Having a routine can be extremely helpful in times of unpredictability, uncertainty, and stress (and I know we’ve all had our fair share of these). A friend of mine, Ella Grant, a graduate from Bachelor of Health Sciences in Workplace Health and Wellness, notes “Having a routine can help decrease one’s stress levels, which can improve mental health and wellness. Essentially, the more you can decrease stress in your life, the better it will be.”It makes sense right? How often have you found yourself “winging it” during your day and then barely getting anything checked off of your to-do list? Does that lead you to become stressed?I hate to break it to you, but this probably happens because you haven’t set yourself up for success with a routine.  Routines help you:Lower Stress Levels Unfortunately, a lack of a routine often means having a constant worry of “when will I get it all done.”Save Time Time is money, people! By following a routine, you’re able to stop wasting time (and of course when you stop wasting time, you are more productive and efficient) and free up time that would have otherwise been spent planning, decision making, and preparing.  Make Time for Self-Care Getting your important tasks and priorities out of the way can also help you to find more time for exercise, activities, and spending time with people you love (who doesn’t love the sound of that, right?!)  Prioritize When you are creating a routine, you start prioritizing what is most important to you. You make sure there is enough time in your routine to get it done. Creating a routine Here are four simple steps to set you up for success with your routine: Determine what you need in your routine: Obviously a good place to start is to determine your priorities (i.e. do you want to make more time for exercise or meditation or spending time with family?) By figuring out what is important to you, you can start to figure out how you will fit it into your schedule and routine.  Start small!: Believe me, I know it can feel super daunting to start a totally new routine. There’s no pressure to get it all figured out right away. Start by making small changes, scheduling them in your calendar (for good measure) and then you can add to it and adjust it afterwards as you see fit.  Be consistent: While there’s no pressure to fit EVERYTHING into your routine right away, it is important to make sure you’re being consistent with the things you do incorporate to your routine right away. This will make it a lot easier to stick to them long-term.  Make it fun!: It will be a lot easier to follow your routine if you’re motivated - so you will have to find ways to make it fun! If you are enjoying your routine, you’ll find it difficult to make excuses. Parts of my routine that I value As someone that loves a good routine, I thought I’d share some parts of my routine that I value and love (this is my way of making it fun!). Maybe this will give you some inspiration, too! In the morning: Making my bedGetting ready Making breakfast Getting dressed At night: Making dinner ShoweringTidying up Filling up my water bottle with cold water and ice What part of YOUR routine is your favourite? ?? You’ll have to let us know! :)Sources: https://www.lifehack.org/articles/productivity/why-using-routines-will-make-you-more-productive.htmlhttps://alyssascreativelifestyle.com/what-is-a-routine/https://www.verywellmind.com/the-importance-of-keeping-a-routine-during-stressful-times-4802638https://www.nm.org/healthbeat/healthy-tips/health-benefits-of-having-a-routine#:~:text=Routines%20Can%20Be%20Fun&text=Better%20stress%20levels%20lead%20to,sleep%20will%20leave%20you%20refreshed.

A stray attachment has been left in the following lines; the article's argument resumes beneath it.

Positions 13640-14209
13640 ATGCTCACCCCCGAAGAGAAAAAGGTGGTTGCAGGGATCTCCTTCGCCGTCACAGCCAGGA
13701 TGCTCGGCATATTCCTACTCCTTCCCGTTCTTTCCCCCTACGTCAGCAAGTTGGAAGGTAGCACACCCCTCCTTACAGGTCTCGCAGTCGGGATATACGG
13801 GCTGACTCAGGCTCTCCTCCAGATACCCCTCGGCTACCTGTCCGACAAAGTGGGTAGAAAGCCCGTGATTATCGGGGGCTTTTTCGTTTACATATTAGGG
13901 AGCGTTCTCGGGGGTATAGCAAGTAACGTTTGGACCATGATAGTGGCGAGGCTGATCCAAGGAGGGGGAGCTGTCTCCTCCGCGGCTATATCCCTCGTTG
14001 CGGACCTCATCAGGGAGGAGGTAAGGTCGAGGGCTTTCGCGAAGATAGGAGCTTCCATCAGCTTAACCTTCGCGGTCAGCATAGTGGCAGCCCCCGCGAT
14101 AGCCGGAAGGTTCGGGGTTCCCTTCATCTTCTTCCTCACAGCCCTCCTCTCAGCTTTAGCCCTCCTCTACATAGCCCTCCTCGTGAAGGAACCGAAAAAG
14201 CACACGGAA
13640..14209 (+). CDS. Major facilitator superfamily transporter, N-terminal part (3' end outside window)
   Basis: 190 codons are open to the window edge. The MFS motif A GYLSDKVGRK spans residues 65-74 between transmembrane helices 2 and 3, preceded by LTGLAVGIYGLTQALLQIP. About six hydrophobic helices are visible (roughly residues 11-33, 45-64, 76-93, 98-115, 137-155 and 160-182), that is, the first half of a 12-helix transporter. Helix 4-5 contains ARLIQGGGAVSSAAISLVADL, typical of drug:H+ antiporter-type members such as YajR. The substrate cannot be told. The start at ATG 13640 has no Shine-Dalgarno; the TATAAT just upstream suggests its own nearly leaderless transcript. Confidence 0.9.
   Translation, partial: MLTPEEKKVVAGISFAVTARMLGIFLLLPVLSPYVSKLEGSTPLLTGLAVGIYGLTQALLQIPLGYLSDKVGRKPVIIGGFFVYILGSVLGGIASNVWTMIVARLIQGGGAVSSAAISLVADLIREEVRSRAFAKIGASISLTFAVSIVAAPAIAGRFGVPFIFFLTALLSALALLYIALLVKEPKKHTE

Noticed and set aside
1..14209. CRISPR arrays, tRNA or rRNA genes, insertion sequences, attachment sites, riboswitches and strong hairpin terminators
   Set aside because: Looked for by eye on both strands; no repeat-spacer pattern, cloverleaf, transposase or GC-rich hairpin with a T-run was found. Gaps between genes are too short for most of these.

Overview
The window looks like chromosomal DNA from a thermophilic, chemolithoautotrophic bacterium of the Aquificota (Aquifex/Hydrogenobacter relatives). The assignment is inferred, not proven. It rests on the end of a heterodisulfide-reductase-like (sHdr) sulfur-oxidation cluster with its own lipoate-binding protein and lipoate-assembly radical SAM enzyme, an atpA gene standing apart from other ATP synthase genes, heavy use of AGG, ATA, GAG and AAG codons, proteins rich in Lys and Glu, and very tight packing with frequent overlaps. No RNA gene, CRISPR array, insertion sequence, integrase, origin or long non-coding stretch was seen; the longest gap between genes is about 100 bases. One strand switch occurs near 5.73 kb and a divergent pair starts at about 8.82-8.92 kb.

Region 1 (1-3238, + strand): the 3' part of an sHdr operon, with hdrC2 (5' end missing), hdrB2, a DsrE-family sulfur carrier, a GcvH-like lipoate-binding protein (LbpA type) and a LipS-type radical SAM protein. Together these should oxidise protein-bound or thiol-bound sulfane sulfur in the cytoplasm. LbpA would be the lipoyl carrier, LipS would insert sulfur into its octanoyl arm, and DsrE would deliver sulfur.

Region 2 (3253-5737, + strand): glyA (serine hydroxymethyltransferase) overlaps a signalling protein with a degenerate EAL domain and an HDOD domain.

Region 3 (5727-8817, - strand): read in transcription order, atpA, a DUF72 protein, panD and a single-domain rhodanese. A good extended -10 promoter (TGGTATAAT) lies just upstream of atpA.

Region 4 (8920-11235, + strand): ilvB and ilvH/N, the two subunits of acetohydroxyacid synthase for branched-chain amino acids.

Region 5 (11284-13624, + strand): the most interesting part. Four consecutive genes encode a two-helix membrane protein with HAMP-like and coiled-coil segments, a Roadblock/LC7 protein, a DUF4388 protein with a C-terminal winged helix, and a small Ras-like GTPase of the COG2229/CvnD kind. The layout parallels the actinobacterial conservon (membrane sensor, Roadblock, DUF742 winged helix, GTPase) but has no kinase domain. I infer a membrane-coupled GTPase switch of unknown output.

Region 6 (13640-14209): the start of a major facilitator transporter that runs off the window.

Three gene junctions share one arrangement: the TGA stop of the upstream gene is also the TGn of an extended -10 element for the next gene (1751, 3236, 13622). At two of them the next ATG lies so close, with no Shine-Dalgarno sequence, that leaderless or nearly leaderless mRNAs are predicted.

• 7 Skills Employers Look For & How to ...